storage facilities, processing facilities or transport equipment.
A range of (diversified) activities have also demanded more
overhead arrangements which a small primary society has had
difficulties to support.

The strategy for co-operative development proposed here leads to
a different conclusion. The conclusion is that primary societies
(generally) can be and should be smaller and not larger at this
stage.

It should be recalled that a concentration of activities on
trading in one or a few cro~s is advocated. It should also be
recalled that trading is highly divisible and is characterized
by limited economies of scale. The managerial task is
considerably
reduced when the activities are limited to trading. Many primary
societies, assisted through training, will be capable of handling
these tasks. In situations where the task exceeds the capacity
of a small primary society with limited numerical skills, for
instance, ad hoc, temporary (paid) arrangements can then be made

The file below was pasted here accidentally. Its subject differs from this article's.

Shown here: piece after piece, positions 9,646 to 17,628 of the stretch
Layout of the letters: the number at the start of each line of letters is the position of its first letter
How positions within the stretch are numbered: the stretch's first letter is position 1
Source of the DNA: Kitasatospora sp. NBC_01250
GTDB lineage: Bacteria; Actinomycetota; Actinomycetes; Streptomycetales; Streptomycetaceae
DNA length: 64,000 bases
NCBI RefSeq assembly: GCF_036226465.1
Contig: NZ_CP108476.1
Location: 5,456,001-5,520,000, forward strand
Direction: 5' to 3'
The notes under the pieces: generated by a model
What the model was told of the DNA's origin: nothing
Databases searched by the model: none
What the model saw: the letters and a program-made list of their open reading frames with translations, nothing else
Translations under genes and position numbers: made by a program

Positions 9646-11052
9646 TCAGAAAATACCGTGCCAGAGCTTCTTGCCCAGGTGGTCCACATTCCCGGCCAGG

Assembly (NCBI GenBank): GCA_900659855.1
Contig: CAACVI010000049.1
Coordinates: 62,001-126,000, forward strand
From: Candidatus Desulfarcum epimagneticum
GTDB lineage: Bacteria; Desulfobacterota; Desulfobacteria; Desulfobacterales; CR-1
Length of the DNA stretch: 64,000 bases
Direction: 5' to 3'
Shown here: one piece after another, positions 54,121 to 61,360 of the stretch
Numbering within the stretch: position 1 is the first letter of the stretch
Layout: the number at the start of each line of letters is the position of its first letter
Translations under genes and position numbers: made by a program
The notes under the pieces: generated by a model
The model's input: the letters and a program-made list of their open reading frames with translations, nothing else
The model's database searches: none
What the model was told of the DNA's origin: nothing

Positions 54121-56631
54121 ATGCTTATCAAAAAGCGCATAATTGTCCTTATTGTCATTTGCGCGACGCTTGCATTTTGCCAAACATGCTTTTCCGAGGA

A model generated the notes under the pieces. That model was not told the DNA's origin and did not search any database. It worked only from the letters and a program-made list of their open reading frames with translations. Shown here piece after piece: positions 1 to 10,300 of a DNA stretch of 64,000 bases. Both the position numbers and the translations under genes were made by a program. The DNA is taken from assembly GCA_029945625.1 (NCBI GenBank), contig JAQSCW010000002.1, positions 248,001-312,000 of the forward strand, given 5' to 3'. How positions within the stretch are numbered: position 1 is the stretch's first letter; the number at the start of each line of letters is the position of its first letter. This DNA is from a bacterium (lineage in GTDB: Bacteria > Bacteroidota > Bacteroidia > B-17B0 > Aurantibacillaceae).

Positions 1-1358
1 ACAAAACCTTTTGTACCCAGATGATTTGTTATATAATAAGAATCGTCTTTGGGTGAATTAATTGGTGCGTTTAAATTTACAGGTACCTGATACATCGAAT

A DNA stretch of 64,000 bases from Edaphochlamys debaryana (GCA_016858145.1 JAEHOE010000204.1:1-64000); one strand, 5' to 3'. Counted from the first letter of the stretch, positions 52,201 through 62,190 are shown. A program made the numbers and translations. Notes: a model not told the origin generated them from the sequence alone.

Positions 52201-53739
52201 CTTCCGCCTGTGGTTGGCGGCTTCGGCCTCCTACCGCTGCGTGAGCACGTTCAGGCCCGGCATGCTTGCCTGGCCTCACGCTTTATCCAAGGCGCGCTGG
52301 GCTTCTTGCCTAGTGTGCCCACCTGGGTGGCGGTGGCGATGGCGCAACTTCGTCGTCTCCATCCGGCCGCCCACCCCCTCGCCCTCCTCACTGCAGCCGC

with a local school teacher to assist. Such arrangements would
also be justified since trading isa highly seasonal activity for
most crops. It would hardly make sense to have a full-time paid
manager to do trading during one or two months. Finally, in a
cost reducing strategy where transport is hired rather than
acquired and where heavy concrete stores are replaced by simple
sheds, for instance, there will be less overheads to carry.

Such a strategy will permit smaller primary societies. The
formation of small primary societies is no end in itself but it
serves other purposes of importance for success. Problems with
transparency and accountability are endemic in co-operative
organizations, including primary societies. The implications of
such problems on member interest and member commitment are
well-known. Such problems are invariably larger in larger
organizations and they are larger in organizations whose
membership is constituted with little regard to the social
organization of local communities.  In the past, co-operative